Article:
Newspaper Page Text
THE ROCK ISLiAXD ARGUS, SATURDAY, JULY 27, 1912.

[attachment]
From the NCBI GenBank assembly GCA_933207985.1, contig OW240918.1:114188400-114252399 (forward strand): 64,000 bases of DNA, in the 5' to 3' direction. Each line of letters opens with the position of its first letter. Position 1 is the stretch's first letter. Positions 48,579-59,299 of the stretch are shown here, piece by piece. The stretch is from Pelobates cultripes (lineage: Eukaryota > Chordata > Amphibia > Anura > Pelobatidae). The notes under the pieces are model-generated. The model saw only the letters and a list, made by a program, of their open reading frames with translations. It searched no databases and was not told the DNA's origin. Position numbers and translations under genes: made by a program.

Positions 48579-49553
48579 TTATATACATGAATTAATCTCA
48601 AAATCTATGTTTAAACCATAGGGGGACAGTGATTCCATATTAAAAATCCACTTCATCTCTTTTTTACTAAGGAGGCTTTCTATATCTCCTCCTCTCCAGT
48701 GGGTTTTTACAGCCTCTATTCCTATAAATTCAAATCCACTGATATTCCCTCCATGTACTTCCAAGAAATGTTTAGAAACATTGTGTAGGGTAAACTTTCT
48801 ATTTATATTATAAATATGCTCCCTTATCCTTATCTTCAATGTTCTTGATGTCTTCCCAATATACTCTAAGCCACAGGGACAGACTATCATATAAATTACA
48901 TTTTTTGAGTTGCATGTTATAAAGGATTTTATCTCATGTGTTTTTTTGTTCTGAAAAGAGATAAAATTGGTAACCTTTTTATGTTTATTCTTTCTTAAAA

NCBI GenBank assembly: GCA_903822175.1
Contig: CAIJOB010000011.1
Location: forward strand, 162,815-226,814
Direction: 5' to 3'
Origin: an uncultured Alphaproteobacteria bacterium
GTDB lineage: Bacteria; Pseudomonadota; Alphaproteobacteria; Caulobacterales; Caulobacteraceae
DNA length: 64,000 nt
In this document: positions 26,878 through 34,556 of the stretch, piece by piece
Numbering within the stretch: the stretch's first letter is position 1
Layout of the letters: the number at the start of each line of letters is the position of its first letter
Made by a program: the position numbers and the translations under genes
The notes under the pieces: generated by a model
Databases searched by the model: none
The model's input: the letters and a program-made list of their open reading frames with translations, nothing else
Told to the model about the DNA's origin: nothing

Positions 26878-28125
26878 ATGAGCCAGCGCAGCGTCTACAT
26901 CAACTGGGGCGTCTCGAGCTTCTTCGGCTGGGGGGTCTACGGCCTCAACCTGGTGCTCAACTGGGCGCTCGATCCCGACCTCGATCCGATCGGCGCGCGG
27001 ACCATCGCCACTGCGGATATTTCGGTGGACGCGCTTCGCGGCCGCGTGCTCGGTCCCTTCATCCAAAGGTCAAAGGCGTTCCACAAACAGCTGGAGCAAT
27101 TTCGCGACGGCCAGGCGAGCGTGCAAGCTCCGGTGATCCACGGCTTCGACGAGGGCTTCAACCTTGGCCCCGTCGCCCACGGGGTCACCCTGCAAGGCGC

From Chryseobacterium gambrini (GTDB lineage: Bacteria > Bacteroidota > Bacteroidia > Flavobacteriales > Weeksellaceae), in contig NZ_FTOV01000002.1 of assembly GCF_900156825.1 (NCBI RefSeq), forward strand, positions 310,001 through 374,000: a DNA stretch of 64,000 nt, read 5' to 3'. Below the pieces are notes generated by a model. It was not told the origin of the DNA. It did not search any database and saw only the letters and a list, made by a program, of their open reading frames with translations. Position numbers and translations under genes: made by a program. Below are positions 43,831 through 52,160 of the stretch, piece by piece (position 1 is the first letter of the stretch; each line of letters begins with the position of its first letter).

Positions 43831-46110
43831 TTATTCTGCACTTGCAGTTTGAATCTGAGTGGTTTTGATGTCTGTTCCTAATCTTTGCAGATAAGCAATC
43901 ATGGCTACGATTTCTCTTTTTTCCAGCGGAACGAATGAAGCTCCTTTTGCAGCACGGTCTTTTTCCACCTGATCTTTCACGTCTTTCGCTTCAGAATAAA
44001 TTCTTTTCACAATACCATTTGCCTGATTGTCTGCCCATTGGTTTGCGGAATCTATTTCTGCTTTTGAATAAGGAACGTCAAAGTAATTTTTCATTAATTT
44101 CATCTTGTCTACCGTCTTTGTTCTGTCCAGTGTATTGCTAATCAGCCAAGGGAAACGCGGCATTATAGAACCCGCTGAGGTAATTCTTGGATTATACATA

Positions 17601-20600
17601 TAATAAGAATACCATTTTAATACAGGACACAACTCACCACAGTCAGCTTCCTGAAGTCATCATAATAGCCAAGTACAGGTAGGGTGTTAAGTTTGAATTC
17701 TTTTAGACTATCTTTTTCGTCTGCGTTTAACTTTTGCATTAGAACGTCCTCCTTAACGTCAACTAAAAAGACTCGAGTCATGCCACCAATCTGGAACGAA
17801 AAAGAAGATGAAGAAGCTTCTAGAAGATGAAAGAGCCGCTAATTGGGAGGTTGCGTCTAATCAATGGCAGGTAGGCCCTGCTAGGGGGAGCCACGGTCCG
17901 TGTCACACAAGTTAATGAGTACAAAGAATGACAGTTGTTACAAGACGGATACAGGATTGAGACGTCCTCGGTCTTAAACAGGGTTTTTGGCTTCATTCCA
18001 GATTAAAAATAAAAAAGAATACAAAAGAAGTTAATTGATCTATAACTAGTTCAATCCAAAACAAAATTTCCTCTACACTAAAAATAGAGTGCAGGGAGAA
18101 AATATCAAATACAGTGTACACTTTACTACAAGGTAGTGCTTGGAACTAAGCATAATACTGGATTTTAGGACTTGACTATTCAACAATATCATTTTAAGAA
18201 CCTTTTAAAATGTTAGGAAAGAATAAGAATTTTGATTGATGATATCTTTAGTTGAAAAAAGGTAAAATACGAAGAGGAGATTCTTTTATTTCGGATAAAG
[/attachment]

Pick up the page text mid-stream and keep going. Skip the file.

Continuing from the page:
t THE ARGUS. Published Daily at 124 Peeor.d ave nue. Rock Island. 111. (Entered at the postofflee as second -class matter) nark Islaed Htabn of the AMwdstri BY THE J. W. POTTER CO. TERMS Ten enta per week, by car rier. In Rock Island. Complaints, of delivery serrice should be mads to the circulation department, which should also be notified in every Instance where It Is desired to have paper discontinued, as carriers have do authority In the premise. All communication of ar;ementative character, political or religious, must have ral name attached tor publ:ea tlon. No suet articles will be prided over flc'ttlou sla-aturea Telephones In slj department: Cen tral Union. 'Xrtt 143, 1145 and 2146; Vr.lon Electric 6145. Saturday, July 27, 1912. Called beyond recall got off the petitions. Hi t It was Walter Rosenfleld who said the plural of bull moose was Hill Meese. Governor Wilson says his speech will be short, and, you may take It rom us. it will be to the point. Apparently the McCarthy Improve ment company is not trying Rock Island first In the matter of fulfillment of paving contracts. The $5 Ofift received in small sums for the Wilson campaign fund may rppear in Its way as expressive of pop uUr opinion a prlroar). The $65,000 received In small sums as a contribution to the Wilson cam-j pulcn fund may app"ur in its way to be as expretiKive of popular opinion i as a primary. r ! Governor Deneen entertained ' Roosevelt at luncheon when Theodore ; made l'is laM visit to Sprii.gfl-ld. How j bate indMd i tli- n.gnf.iude of a hungry buil n.oote. , . . Congressman Kodentx rc of Illinois, ! who ha ii"t had bis name in the paper flnce be paid for printing his picture during the primary canvass, broke into avise us tnat It must be fresh and not ten yesterday by attacking Wood-! sweet- row Wilson on the floor of the house, i For tnP raan wno confines himself ; to buttermilk as a beverage the even- School authorities or Leipzig, Ger- '" ni:,y not bl so roBV- but the morn many, are fighting the smoking habit ; iDK v' 111 "ot be B" Erav among school children. It is re- ported that in one school 80 per cent A llEMOCIt TIC SEX ATE. of the pupils smoked, in another 74 A change of five Beats in the United per cent, and in still another 84 per ! States senate will take the control of rrnt- It is pretty hiitd to tell who are re publicans, nowadays. I)-neeu says he is, but both Dlxoti and Osborn, dis agreeing with eai h other as to Roose velt, auree that Taft and bis sunnort rs are not regular republicans. What l as become of the G. O. I'., :hoA ? George W. I'erkins, the New York World says, bobbed up in West Vir ginia with uiiot her fl.'i.cno to p revert Uooscvelt from losing that state! And to think that iuthbs government, should pront utc any corporation con trolled by such an opt u handed sup porter of My policies: T V 1 t, 1 1 i j n,,i,t tl-. nnlv man In lb. i' bus n. sh that Rockefeller failed to "ef." l,a Ju.st died leaving a StliUll fortuii'-. lu bis wi'.l he remem bers u number i f it ,it ions witli ha ii' I. -t inc Miitih i . : o v ; 1 1 ! they accept no money b..t' c fliitn K- kc feller. It is highly pioba! 1 l!.;.t all will nach for the tuiti and t liter irto the obliga tion tin th'- a."Mi:n;itip:, tl.ut a bird in he hand is worth two i:i tl.o buu. , The chief hull humihc m nt a hearten l Ing ttlcKrain to t'liiao esteiday commending the Illinois prorcbsives l on their stand In the interest of pure poiitiis as expressed iu their deter t initiation to nominate a fall state tick- i t. Colonel llotisevclt t-et s in the pre- tense of Coventor Ihihmi and otlieis . to tt under obligations of honor to sup- f pert the Tuft ticket, a mere subterfuge j for condoning fraud. T. K. well says that those who know fraud was em j pitted 1n the nomination of Taft and t have publit ly deplored the same have j io business on the Taft tUkot. j i rU'PUKSIiriOX Oil hCIKCfcl i A lot of old time so-called 6upersti ' lions are only ideas crystallized bv experience. For instance, we frequent-l ly hear of the "unluiky 13." It appears, however, that most , ttmiM are made in sets of six or aj : doen. and the ICth guest at a table makes It inconveuieat not only In the j iiimu r or Knives Hnd forks, dishes, etc., that are put up in sets of half or a lull dozen, but in the seating of guests ubout a table. 1 Some people think it is unlucky to breuk a mirror. As a general proposi tion it might be said that a person is unlucky when auvthu. of value is broken, tut in the early days mir rors were very expensive, and chil dren ia he household were admon ished to be careful of them with warn ing that if a person broke a mirror somebody in the family was likely to die. Some people think that planting potatoes in the liht or the dark of moon is a matter of superstition. When a potato is planted the tops I row upward and tbe roots grow downward, because that ls the nature cf the plant. We are hardly prepared . ,hA . . kkt oil., v. uj iuc iwi (luna UUWQttdTU, j lu tue rrieon that the tops grows upward is because they are encour-1 aged and attracted by the rays of ! the sun. A potato vine in a dark ! cellar will grow towards a crevice j of light. Therefore, if you plant your! potatoes about the time of the full moon you will have the light of the sun to attract and encourage their I growth in the day time and the light of the moon, which is the reflection of the sun, to attract their growth in the night time, so under the cir cumstances, yon hava a double pull on the growing potato. There is a superstition about start ing any big work on Friday. You can hardly get a good start before you have to lay off for Sunday. That's, all there is to that. And so It is with most of these weird things. They are simply based upon convenience or inconvenience under conditions that have been fol lowed without observance or know ing why. These, in the course of time, be came known as superstitious Instead of accepted scientific facts. IS Pl'TTEKMILK THE NATIONAL BEVERAGE? Is buttermilk to become the national beverage? One might believe so If he could tee the amount that is drunk daily during the hot season. There is no great danger that it will completely and Immediately displace the amber laser, the tinkling Julep, the exhilar- atir.p rirkev and the festive highball, but the number of barrels of butter milk quaffed In this city any hot day would be the Joy of the brewer It the consumption was of his own product It is sold at practically all the soda iountains and saloons, the milk de pots have a large and growing trade, and many people have buttermilk de livered in bulk at their homes by the creameries and the farm dairies. Perhaps the influence and example of Charles W. Fairbanks, late some thing or other connected with the I'nited States government, have been lout and forgotten. Perhaps the fact that Dr. Abbott says buttermilk is Teddy's strongest Indulgence has had i?s influence. Perhaps the theory of Metchn'.koff that lactic acid or sour milk bacteria could hand the ax to the old age -germ has been exploded. The fact remains that buttermilk Is a whole- some, palatable and satisfying hot weather drink. Fresh buttermilk with a nr.idicum of sweet cream blended with it must have been the drink of the gods, or It was if the gods knew about it. The health experts advocate it and ''"ctors recommend it. and it Is to take, but to be at its best they i ,that body from the republicans. This: w inter 31 senators are to be selected, j Seventeen of those whose terms ex- j pire are republicans and 14 are demo crats. Of the democrats, 13 are from southern states w hich will return aeui- ocra,s in tlu'ir l'lacea. and one is from Maine. And there is an excellent chance of the Pine Tree state return ing Sir. Gardner. New Jersey, Colorado, Nebraska, Delaware, Montana, Massachusetts, Illinois, and South Dakota, each now re;m sented by a republican, will elect enators this winter. In the first five there are excellent chances of demo crats being elected, and there is a ! good fighting chance in the other 1 three. There is also a chance of Colo- ! niJ.0 niinK i,s ,on tndiS vacancy with a democrat And in the other nine republican nates. Idaho, Oregon. New Hamp- thire. Kansas. Iowa, Minnesota. Mich - igan. Wvomine. and Rhnrlo Isl.-mtl H en. i no l-rw. i - i..,t i. '. ...... ... .... I'liv.i ink nui iiiti iiaiiiit ii i when the landslide sets in. Some of ihu mutt rock-ribbed republican states have in landslides of the past turned over in spite of expectation, outlook,' bei. and every surface sipn. Some-tbi.-.g of t'ae kind may be written in the book of fate this year. Ite that as it may, the outlook to- day is that the senate, which for 20,, years has been in republican control. will, after March 4 next, bo tafelv ! democratic, giving the democrats full control and resron(.ihilit vn.i ,.-,, ; tunity of government. 1 KEAL1KCMAY GET J COMMITTEE PLACE Joseph B. Keating. Joseph B. Kealing. of Indianapolis, Inr!.. la mentioned aa one cf the three new men to become members of the advisory committee of the Republi can national committee. Nine men were originally selected, hut th number ls to be Increased to twelve. The Idea is to select these new men from the ranks of the progressive wing of the party. Governor Had ley's name ia also mentioned mm m i posaibiity. !" 1 1 '- '-'-A .--" - c-. i; mmmm 'fall IMlVsf WOXE SHOULD HELP PLAX HOUSES. "I always know when a woman has had something to do with the plan ning and building of a house," said a middle-aged feminine house-hunter to the real estate man who was show ing her over the premises of an almost-finished residence. "Most of the houses," sighed the "prospect," "are so man-made. I don't see why you don'f get a woman to give suggestions wnen jtu plan a place. "Now juBt look at this house. There isn't an attic to it, but what have you got In place of an attic? Nothing at all. There's only one dinky little clothes closet in two of the bedrooms and none at all in the third. Where, am I to put my trunks? And whj? didn't you plan the windows in the front bedroom so there'd be a light plate for the dresser and a suitable place for the bed? And why don't you put two closets In as big a room no that front room, which Is really meant for a married couple? Don't j COMMENT FROM THE CAPITAL BY CLYDE H. TAVENNER. (Special Correspondence of The Argus.) Washington, July 25. The big trusts have found out that nothing pays so well as "dissolu tion." As a result of the supreme court decree order ing the Standard Oil trust to dis solve, the value of that trust's stock went up in leaps and bounds. The court decree, with out charging the trust in any way in the matter of ad m 1 nistration, amounts practical ly to a government guarantee to vio late the laws. Af ter the decree was issued the monopo ly discovered that it stood In ud fur CLYDE H. TAVENNER ther danger of federal prosecution, in asmuch as the decree fixed the legal status of the trust, and as this menace had been the chief worry of the trust, and the only remaining thorn in its side, its value went 6kyward just as soon as that menace was removed. As a result, the other tnin's have begun to "dissolve." The bet-f trust has announced a "dissolution" plan, so that it, too, will conform to the su preme court's notion of what consti tutes a law-abiding trust. The powder trust has already "dissolved," the I terms oi its ui--i-oiuuuu ucinr nanus i been writu'" u-v its own wyers, and appruveu u tue ieuerai court ju ! . 'are' Next to the high tariff, "dissoluMon" ! Is the best thin that ever happened Wire Sparks Port cf Spain, Trinidad No new cases of bubonic plague having been rr.nz-irleH fl.'Sin hilly f.f lii'.tVi iirn Vu'. is8ud t0 vesseU ltuvilig thi8 rt. Athens The Hethlehcm Steel com - pany of America was awarued a con- 111 tract to supply the armor and guns of power for a trolley line between L'tica the new aruiortd cruiser Greece. (and ilinghampton, and also to supply j electricity for commercial purposes. Skagway, Alaska Forest fires are j raging near here and a high wind is; Washington James E. Covel of Chi spreading the flames. Korncastle. a ; cago, who served through the Civil famous tourist resort on the mountain-1 war and discovered 25 years later that side 1.600 feet above Skagway, haa ! his service was unrecorded, because he been destroyed. ! got separated from his original regi- j ment. is restored to the rolls in a rec B'.oomfield.Conn. The tobacco ware-; omaitndation made to congress by the house of George H. Gabb. containing 2.000 cases of tobacco, was burned. The less is $100,000. Nashville. Teen. Georse Sheldon and John Bailey were hanged for the murder of Ben Pettigrew-, an old ne gro, and his two children in a dispute over land. St- Paul Dr. George Wr. Beach, as sistant superintendent of the Iowa san itarium, was appointed superintendent of the Minnesota sanitarium for con sumptives at Walker. Duluth Striking freight handlers de cided to hold out for the original wage asked. 35 cents an hour. They voted also to Join the Industrial Workers cf the World. Railroad officials indicat ed that men would be brought from Milwaukee and Chicago to take strik ers' places. Stillwater, Minn. Paul Dumars, alias Taul Davis, is in the hospital at the state prison with a fractured skulL It ia alleged he jumped down an elevav you know that one little stuffy closet will never hold two people's clothes? "Then there's the bathroom. Tou've got the washbowl In a corner just where a person has to knock his el bows on the wall at each side when he washes and a soapdish just where it'll catch a woman's hair when she bends over the bowl, to say nothing of anybody's head getting bumped on the edge of that medicine cabinet. As for that medicine cabinet why don't you make one space in it wide enough for tall bottles? "There's another thing you men- folk never think of in building a bath room and that is making the bath and the closet in separate compart ments si that when one member of the family Is in the bathroom he won't be keeping everybody else out of It for prolonged time "Then there's the kitchen placed Just where you can ee it from the front door of the house when the kitchen door is open. Nice Idea that, isn't it. I just love to have my caller look into my kitchen the very first thing I open ihe door to them. And you could just as well as not have put a little back stairway into the kitchen so that when I'm doing my own work or don t want to see any body right away, I can fly np stairs without being seen. "There are lots of other things about the house just like that, and about every other house I've been looking at. What we need Is some women architects and builders, who know what women need in a home. I don't see why more women don't take up that kind of work. Instead of that, we housewives have to make shift the best we can with men's ideas of what we ought to have. to the trusts. WILSON AXD IMMIGRATION. A great deal of comment Is heard about a statement in one of Governor Wilson's books concerning his views on immigration. At the time Mr. Wil son wrote the book In question the trans-Atlantic steamship companies were artificially stimulating immigra tion to this country from southern Eur ope by holding out false promises to the prospective Immigrants. In huge advertisements these people were told that every immigrant would be given a farm on arrival here, and that well paying jobs awaited everybody. This had the effect of bringing over a lot of people who were unfitted to come, and who would have remained at home had they known the real truth. Mr. Wilson protested against this sort of thing, and now certain repub lican newspapers are trying to make It appear that he wants to keep all Im migrants out of this country. . Mr. Wilson ls in favor of immigra tion. He asks only the safe and rea sonable restrictions that have hereto fore prevailed, and is not In favor of putting up the bars against any man or woman in whom there lies possibili ties of good American citizenship. THE IlKiK EXPRESS GRAFT. The report of the interstate com merce commission on the express mo nopoly sets forth that while these com panies are capitalized at $10(5,000,000, they represent an actual investment of unly $7,000,000. This shows that the express com panies charge about 15 times as much as would be necessary to give them a profit on their actual money Invested, j aiid that is just about the size of their ' grart. i ney get 43 cents for carrying ! a package that they should carry for , .s cents. Ana tnat is what they would ii.il "j carry n. tor ii u were not ior their partnership with the republican taiifl. tor shaft of the p'ison shoe factory. He had been convicted of robbery. At ona time he was a member of the I'nited States marine corps. Iiinghampton, N. Y. Announcement was niade of plans for a gigantic hydro, electric plant to impound two rivers at Whitney Point and convert 3,500 acres , of land into a lake 10 miles long at a tost of $3,000,000. to furnish electrical nouee military committee. It is said the bill will pass. Mr. Covel has been fighting for the result for 20 years. Bargains. The Girl Oh! and is that beautiful ring for me? The Man 111 sell it to you. The Girl What? For how much? The Man For a kiss. Is it a bar gain The Girl Well, do you give green trading sumps? Humor and Philosophy Sr 9VTCAJ M. SHIT PERT PARAGRAPHS. "VO statesman Is allowed to sleep long; on his laurels; the hand of the j grafter is there to rudely awaken him. Being a candidate sounds temporary and acute, but after awhile it seems to get chronic with some people. Getting help wouldn't be so difficult; I only some of us are rather particular 1 as to the sort ' The man who makes his living that 1 way doesn't see much sport in fishing, j The mud .linger alms high, what- I ever may be said of his practice. j i One of our friends solemnly assures us that he is superstitions only on Fri day. The uncontrolled people give little concern to the man who has learned to control himself. Eating onions la held by some emi nently respectable persons as an en joyable process. Nevertheless they are apt to be held In bad odor by their as sociates. Most politicians think that clamber ing Into the band wagon and sticking there ls exercise enough for any well conditioned man. The Easy Mark. Ha says expenses must be cut. His pocketbook that ha will shut. And that hereafter they must get Along without contracting debt; That he ls not. aa they surmise, J. Pierpont Morgan In disguise; That he will be as tight as bark But dad'a a Brand old easy mark. He shakes his head and says, oh, no; Oft to the lakes they cannot go. Should they be racing: up and down While he is slaving here in town? Suppose they cannot stand the heat? He haa to scheme to make ends meet. And so they must cut out their lark But dad'a a grand old easy mark. Another dress? Upon my word. The bare suggestion ls absurd! They have so many, goodnees knows What they can do with all their clothes. One fifteen dollar suit a year Is all he can afford; that'a clear. They'll get the gowns, but keep It dark. For dad'a a grand old easy mark. Tea, father frets, and father roars. And father the expense deplores. And father says it's his belief They're going to turn another leaf And only buy the things they need. But do they to his words give heed? They do not to his threatenlngs hark. For dad's a grand old easy mark. . Cause of Sorrow. "Why is Tillie so bluer "Her wedding day is postponed." "For what reason?" "They were going to furnish their flat with furniture that they expected to get with trading stamps and now Tillie's mistress has switched to a grocer who doesn't give 'em." The Beauty of It. "Did you see Kelle's new 'gownT "Oh, no! Has she got it homer "Yes, and she Iirs it on It is a tlinnAP ! "Tell her to walk over here and let us see it." "But it is so tight she can't step in it" The Difference. "What ls a gos sip?" "A person who makes remarks, I suppose." "Oh, no!" "Well, define." "A person who repeats them." Things to Remember. That Christmas is coming. Where you live. At which neighl)or your borrowing credit is not strained. How far It ls to the north star. That you are a perfect lady. How Much He N'eant It. "He said he would murder me If I put his name In the paper." "And did you do It?" "Sure." "That one of his cigars you are smok ing?" Simple Enough. "Do you understand the signals ia the navyr "Sure thing." "What do they mean?" "They mean business." Might Be Worse. "He hasn't any manners" "Well, that Isn't so bad." "Not so bad?" "No. Suppose that he bad bad man ners." Parlor Variety. Oh. he was keen to rek with sore. To mow men down as chaff! He dearly lovtJ the din of war If on a r h-n- era- '- Her Discourse. "My dear," mildly expostulated her husband. ''I said only half a dozen words and yon have talked about them for forty-Ova minutes." "Weil." snapped Mrs. Vlck-Senn. "the preacher does that sort of thing every j Sunday morning and you never kick 1 about it" Chicago Tribune. I Ttie Argus Her Portrait By Mary Q. Blake. Copyrighted. 1912, by Associated Literary Bureau. During the period of the second em- plre in France Paris was a Tery differ- ; nt from wh" tt ls now- oal was toe PriP1 tel used, and there j was little smoke to blacken the city. The buildings were clean and bright; the parks were fall of verdure; the peo ple were very gay. Now the buildings are as black as those of London, the parks are neglected, and the people baTe lost that cnerful look taa once ; marked nem- The IMUlt of Fran- i co-Prussian war are largely responsl- j ble for the change. Edgar Renwlek. an American, twen ty years old an age of semi-manhood, semi-boyhood was in Paris during lhe moeTt htlnl month of the year. 3: fring bj5 h on tb R"e de Rlvoll, he sauntered along under the arcades and turned down the Kue de i AT THE SOUND OP HIS VOICE THB WOMAN BTARTKD. the corner a portrait of a young girl had been set up, and lien wick stop ped to look at it The artist had achieved remarka ble success In portraying a beautiful living face. Moreover, he had trans ferred a veritable human' smile from a pair of human girlish Hps to can vas. In each cheek was a dimple, and the eyes were lighted by the same gladness that caused the smile. "Monsieur seems to be pleased with my picture," said a voice behind Ren-w-lck in broken English. "How did you know I am not French?" "I knew you were American by your appearance alone. I would like to sell you the picture. The price is 2.000 francs." "Is It the portrait of a real living person ?" "It is." "Very well; I will buy It of you if you will let me see the original." "Agreed." The same day the artist brought the picture to IJeuwick's hotel and received the uav for It. The next evenlnjr he called. The two took a cab and drove to the I.ntln tjuarter. where they mounted a pair of Htalrs and entered a ballroom filled with students, artists and young women of the second or third class. Couples were taking their places for a quadrille, and In one of the sets Renwlek saw the original of hi picture. Her face wore the same hap py smile that appeared on th canvas. I "Who ls she?" asked Renwlek. ! "A model." "Does she pose for" : "The altogether? No. She s'ts for ! shoulders, neck and bend. Artists use ; these for different figures In their pic- i tures. I am the only one that I know i of who has painted her Just as she is." When th quadrille was finished Renwlek was taken up to the pirl aud Introduced to her. Her name was I-stelle Leroux. He danced with her several times and each time fell more under the Influence of this exponent of youthful maiden lieauty. It was not this perfection of feature 1 alone that enthralled hlui. The features of a face are usually expressive of the soul within, and where there is empti ness within the beauty without ls like a wax figure In a shop window. E telle's soul was ns beautiful as her body and as Innocent as it was beau tiful. Renwlek nffer the ' ball was over went to his hotel in n dream. Proba bly at twenty a man Is at the summit of bl Impressibility., and he was a very Impressible fellow. The girl, who was a year his junior, saw his admiration and felt responsive. The next day the acquaintance was renew ed, and every day the two hearts grew nearer together till, like two grafted stems, they were one. The American rcn.r'ned In Paris till the autumn: tr:n his father, who had heard of his enthrallment by an art i ist's -model, ordered him home. Ren wlek would bare remained with his love but for the reaf.m tbnt she for- I bade him to sacrifice himself for her. i Besides, with no Income and not even the profession of nn srtlst there was no possible way for him to acquire an ndepeat?ent livelihood. The lovers parted bodily, not In spirit, and Ren- wick sailed for America. j Ten years passed, during which j many a high bred dame sought to catch the heir to a fortune, but be re- I fused to Ite caught. The smiling face i be had seen exposed to the public gaze on the corner of the Rue de la '. Paix and the Boulevard in Paris re- : mained with him. Parental authority J was sufficient to keep him from the j original, but not to force him to give j II r th liWsnp Thnt l!lrnuii ravmnln. ed the same. The years were passing over bis head and over the bead of the absent one. Their effect on him was apparent when he compared bis re- j Cected image with his own likeness ' made when he was twenty. But the absent one in bis mind remained the ia raix uu ne struct a Douievara. un Mil I liTir "-"'I- i --n fin i -ii r Daily Story same. At times he would look at the portrait and try to realize the change nnt must have come over her as well as himself. But It was Impossible, well Until he could see the changed orig inal the same young, smiling face was the face of the woman he loved. Ills father died when Renwlek was thirty. lie whs now Independent. But, though the blood In his veins was still that of a young man. it was not the lood of a grown boy. He still yearned for the love of his youth, but he did not know what that love now w.is. whether the woman in her growth had kept the same pace as himself either In reepect to physical or mental beau ty or whether he should find her In a sphere with which he would hare grown away from. lie had made an agreement with his father that he would not communicate with her. and except for the past she was a blank to him. Nevertheless, that past as It was was as real as it had ever been. Meanwhile he hnd passed the point I where he was ready to take for a Ufa partner a Parisian artist's model with out thoroughly realtatng the objections of such a step. At his father's death, instead of hastening across an -ocean with a view to doing that which a decade before he would have done had It seemed possible, be delayed. He dreaded to see a woman who had grown out of her youthful beauty. He feared that she bad grown fat or that she was skinny. Possibly those brows that at nineteen were like the arched stroke of a pencil might have grown thick and bushy. Then, too, would not her associates shock him? And, lastly, might she not have grown coarse? He delayed going to seek his lore for nearly a year after his father's death, and his coming into possession of a fortune In his own right. Then, after making an attempt to forget her. he ! suddenly came to a resolution to go to Paris, And her if she still lived and learn what effect she would have upon him. On the steamer going over 1m met a young lady of his own class. Miss Marion Rutlidge. Most of the girls whom be bad been on intimate terms with had shown so great a desire to catch him that they had repelled blm. Miss Rutlidge showed herself abovo this. Indeed, she did not show blm any preference over other men about her. When the voyage ended Ren wick felt a twinge at parting. He did not quite understand it, but it did not deter him from doing what he had gone abroad to do. He found Paris much changed. He made Inquiries of Efttelle and aft er some difficulty learned that she was still living and that she had not mar ried. He discovered an artist who knew her aud who told him that some ten years before Estelle had met an American to whom she had given her heart and that she had been faithful to that first love. She still retained a i shapeliness about her bust that en- abled her to earn an occasional fee for sitting ns a model, but nothing like the amounts she received formerly. Renwick. no longer united by the Impulses- ' boyhood, determined to get a view of her w illiout being seen him self, lie dare not cull upon her un disguised, realizing that she would be likely to recognize him, so he donned a Frencby costume and put on a full beard. Climbing to the rooms where she lived with her mother, au old wo man, he knocked at the door. Estelle opened It The vision of a decade crumbled Ilka a body that tins remained shut up for a ceutury on being exposed to the air. Mademoiselle was not ugly, she was not old. but she had become a common place woman of thirty. Her surround ings and her clothing were dingy, and Instead of the happy smile, of a decade before she looked wan and tired and disappointed. "Can you tell me." Kcnwlck asked. "1? Mine. Brissou lives iu this build ing?" At the sound of his voice the wo man started, looked Into his eyes for a moment, then, lowering her own, hald: "I do not think such a person lives here. At any rate, I have never heard of her." "Thnnlc yon. I am sorry to have troubled you." Renwlek went nwiiy, and the door cktxed softly behind blm. This watt a meeting- he had lonped for during tmi years. He bad seen bin lo"e; she hfld recognized him. but apon fei4:ig his disappointment had so con trolled herself m to deceive hlin into thinking sb bad not doni so. Reuwbk left Paris the same even ing for London, where he knew he i v-onld find Miss Rutlldgn. and Ix-fore j ,s return to America became trigged ! to iiPr. He sailed for America before her, and on goin to his room, where hung Kstelle's portrait, he stood gazing nt it. The glrlb h smile, the dimples, the laughing eyes, were still there, but since hU dt p irture something else had come upon It that hud never been there before. There was a look of sad reproach- July 2 7 in American History. 18; The . a steamer Golden Gate, p!;l:.g between San Francis co and I'.i.i burned at sea; ISO lives lost; pl.i'i'Mtof) In gold sunk. 1&S3 Montgomery I'.iair. rtostmaster general iu Lincoln's cabinet and a very prominent supporter of the war adririnlstratlou. died; born 1S13. 100"-l-J'It States Senator Edmund ! Pettus of Alabama died; born 1621. 1911 Edward M. Khi-rmrd nni n,.. 1 ocr.-itic tenrli.r ril.trl. .,- io-. j An the jieW8 all the time The J Ajgus-. v